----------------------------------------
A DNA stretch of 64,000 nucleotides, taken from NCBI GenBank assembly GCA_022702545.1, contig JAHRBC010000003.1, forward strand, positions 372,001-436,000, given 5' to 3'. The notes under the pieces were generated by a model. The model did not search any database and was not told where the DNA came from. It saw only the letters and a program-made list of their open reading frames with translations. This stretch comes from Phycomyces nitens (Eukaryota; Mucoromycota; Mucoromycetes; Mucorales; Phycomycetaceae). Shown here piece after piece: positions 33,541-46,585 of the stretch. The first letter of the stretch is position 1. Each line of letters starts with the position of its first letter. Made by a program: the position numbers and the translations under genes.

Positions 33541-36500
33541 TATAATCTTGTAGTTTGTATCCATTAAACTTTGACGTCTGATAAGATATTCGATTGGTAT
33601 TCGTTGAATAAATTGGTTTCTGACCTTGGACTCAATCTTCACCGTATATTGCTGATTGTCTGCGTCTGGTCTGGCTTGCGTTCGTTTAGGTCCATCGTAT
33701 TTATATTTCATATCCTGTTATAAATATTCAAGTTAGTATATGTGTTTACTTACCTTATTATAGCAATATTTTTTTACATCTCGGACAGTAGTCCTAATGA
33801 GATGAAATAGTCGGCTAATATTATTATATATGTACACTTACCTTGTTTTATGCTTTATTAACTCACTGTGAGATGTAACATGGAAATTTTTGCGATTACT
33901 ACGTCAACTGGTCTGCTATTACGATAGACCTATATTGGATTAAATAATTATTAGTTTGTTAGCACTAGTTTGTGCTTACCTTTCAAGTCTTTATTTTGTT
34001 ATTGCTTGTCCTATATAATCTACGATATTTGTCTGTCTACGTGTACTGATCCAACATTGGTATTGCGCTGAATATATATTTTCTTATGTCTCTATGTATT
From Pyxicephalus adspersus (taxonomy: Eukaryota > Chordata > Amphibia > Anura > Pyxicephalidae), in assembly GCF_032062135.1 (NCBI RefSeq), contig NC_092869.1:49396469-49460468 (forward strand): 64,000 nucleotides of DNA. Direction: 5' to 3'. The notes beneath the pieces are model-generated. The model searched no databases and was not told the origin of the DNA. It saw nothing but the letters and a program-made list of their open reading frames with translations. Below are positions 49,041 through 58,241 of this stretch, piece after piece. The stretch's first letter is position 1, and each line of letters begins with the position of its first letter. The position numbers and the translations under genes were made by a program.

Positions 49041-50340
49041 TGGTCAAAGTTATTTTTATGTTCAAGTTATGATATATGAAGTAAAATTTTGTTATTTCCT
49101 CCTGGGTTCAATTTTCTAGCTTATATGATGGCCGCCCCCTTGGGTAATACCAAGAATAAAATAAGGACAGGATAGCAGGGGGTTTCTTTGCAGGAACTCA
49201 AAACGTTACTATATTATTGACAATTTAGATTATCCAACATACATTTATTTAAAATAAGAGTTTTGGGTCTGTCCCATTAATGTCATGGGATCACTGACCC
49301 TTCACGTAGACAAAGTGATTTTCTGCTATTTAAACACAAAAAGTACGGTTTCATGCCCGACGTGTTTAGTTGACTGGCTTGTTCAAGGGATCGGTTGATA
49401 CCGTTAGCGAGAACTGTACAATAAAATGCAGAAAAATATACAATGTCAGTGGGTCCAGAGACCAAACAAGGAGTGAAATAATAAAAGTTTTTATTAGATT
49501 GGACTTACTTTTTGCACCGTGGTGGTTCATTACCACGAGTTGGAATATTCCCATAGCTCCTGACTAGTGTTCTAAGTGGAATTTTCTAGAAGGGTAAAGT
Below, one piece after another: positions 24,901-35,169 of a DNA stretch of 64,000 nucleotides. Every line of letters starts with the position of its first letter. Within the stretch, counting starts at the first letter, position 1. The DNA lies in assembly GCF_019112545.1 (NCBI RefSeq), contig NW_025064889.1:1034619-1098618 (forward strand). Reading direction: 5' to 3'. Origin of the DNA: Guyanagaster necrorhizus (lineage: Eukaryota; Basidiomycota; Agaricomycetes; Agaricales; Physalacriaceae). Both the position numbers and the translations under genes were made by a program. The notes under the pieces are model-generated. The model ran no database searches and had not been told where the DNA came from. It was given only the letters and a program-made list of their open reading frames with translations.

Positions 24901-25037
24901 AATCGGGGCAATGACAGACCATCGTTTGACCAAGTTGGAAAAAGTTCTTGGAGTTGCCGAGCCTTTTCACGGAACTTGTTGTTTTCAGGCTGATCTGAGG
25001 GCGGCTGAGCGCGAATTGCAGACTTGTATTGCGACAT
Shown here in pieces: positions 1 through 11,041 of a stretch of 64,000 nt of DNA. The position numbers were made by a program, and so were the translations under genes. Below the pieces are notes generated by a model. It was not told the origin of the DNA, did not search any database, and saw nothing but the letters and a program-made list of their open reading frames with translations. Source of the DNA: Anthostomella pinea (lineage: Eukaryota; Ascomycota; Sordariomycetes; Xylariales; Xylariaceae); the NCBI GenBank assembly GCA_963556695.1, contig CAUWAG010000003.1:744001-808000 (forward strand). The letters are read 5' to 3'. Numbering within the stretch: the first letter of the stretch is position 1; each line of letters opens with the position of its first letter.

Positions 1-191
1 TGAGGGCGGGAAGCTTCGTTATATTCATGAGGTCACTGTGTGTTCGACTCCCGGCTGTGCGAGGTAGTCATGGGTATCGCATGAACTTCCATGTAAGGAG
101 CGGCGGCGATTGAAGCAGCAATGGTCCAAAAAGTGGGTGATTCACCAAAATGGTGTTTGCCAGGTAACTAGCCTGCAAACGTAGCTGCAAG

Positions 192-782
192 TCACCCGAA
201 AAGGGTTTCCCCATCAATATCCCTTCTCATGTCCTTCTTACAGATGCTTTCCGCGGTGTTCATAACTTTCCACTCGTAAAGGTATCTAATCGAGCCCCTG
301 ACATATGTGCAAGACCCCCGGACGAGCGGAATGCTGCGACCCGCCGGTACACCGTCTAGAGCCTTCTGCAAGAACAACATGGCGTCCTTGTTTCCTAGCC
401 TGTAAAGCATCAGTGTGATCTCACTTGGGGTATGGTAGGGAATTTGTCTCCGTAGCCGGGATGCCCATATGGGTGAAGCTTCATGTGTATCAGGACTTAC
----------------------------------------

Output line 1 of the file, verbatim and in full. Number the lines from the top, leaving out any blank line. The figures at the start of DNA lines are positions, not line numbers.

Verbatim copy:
A DNA stretch of 64,000 nucleotides, taken from NCBI GenBank assembly GCA_022702545.1, contig JAHRBC010000003.1, forward strand, positions 372,001-436,000, given 5' to 3'. The notes under the pieces were generated by a model. The model did not search any database and was not told where the DNA came from. It saw only the letters and a program-made list of their open reading frames with translations. This stretch comes from Phycomyces nitens (Eukaryota; Mucoromycota; Mucoromycetes; Mucorales; Phycomycetaceae). Shown here piece after piece: positions 33,541-46,585 of the stretch. The first letter of the stretch is position 1. Each line of letters starts with the position of its first letter. Made by a program: the position numbers and the translations under genes.